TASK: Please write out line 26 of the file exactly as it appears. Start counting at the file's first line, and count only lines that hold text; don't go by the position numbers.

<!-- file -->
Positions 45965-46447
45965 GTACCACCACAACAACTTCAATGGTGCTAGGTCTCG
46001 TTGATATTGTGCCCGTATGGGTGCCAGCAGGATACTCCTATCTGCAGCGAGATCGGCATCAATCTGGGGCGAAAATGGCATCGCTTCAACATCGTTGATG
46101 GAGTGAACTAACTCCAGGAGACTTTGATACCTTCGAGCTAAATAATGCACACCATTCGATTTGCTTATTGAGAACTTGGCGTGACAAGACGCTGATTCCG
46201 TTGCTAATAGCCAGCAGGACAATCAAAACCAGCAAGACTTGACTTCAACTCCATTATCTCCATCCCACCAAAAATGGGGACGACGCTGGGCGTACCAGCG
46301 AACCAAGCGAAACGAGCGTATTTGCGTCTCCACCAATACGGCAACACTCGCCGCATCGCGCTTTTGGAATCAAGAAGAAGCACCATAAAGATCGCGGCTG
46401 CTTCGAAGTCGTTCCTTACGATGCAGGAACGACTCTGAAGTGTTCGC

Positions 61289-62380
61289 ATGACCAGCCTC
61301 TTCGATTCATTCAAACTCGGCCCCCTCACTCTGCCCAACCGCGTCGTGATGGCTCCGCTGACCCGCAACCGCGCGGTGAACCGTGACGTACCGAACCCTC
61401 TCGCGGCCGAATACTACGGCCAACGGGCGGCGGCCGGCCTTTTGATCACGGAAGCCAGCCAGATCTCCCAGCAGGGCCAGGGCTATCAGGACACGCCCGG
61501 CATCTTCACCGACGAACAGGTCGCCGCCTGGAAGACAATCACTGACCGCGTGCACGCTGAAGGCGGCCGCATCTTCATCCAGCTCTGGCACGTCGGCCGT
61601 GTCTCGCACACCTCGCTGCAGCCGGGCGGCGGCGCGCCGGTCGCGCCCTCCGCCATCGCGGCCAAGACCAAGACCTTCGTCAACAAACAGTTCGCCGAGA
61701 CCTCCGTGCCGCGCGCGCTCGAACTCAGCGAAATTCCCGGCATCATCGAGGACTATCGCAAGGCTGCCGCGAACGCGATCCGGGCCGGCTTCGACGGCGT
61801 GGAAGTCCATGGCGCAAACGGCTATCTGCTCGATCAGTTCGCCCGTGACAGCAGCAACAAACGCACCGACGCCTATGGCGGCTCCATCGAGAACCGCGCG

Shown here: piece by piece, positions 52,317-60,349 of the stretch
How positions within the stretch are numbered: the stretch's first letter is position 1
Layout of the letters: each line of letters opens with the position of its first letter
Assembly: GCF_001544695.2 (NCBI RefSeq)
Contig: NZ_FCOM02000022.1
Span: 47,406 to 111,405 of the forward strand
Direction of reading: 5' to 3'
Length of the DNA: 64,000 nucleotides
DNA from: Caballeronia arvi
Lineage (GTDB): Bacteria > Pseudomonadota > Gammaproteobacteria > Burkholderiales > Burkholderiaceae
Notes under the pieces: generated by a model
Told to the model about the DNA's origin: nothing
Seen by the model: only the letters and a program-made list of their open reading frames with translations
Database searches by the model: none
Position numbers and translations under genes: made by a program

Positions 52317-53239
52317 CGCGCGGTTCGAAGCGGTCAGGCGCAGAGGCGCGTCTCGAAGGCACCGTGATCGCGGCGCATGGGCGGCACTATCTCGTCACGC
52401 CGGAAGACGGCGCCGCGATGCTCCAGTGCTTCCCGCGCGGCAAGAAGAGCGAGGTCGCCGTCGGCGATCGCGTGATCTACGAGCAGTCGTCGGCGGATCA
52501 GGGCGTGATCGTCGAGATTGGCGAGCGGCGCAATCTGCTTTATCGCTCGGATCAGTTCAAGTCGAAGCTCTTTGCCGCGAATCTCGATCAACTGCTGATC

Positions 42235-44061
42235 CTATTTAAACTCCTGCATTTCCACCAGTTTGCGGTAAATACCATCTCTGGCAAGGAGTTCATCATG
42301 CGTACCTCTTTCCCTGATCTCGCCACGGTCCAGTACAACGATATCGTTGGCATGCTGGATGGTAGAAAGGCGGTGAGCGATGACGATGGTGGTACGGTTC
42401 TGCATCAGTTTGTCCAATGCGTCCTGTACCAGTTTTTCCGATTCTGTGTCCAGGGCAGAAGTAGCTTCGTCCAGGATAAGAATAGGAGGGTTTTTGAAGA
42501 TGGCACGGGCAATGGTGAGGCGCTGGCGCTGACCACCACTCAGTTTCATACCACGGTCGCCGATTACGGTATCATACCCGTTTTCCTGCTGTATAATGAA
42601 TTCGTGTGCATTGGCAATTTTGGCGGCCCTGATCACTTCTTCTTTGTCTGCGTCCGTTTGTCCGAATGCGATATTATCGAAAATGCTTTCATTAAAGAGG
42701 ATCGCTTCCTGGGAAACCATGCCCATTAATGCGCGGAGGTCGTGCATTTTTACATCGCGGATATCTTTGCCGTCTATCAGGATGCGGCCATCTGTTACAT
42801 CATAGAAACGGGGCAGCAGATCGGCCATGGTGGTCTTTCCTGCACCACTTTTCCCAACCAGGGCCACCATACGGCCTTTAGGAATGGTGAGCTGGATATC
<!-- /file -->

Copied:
Notes under the pieces: generated by a model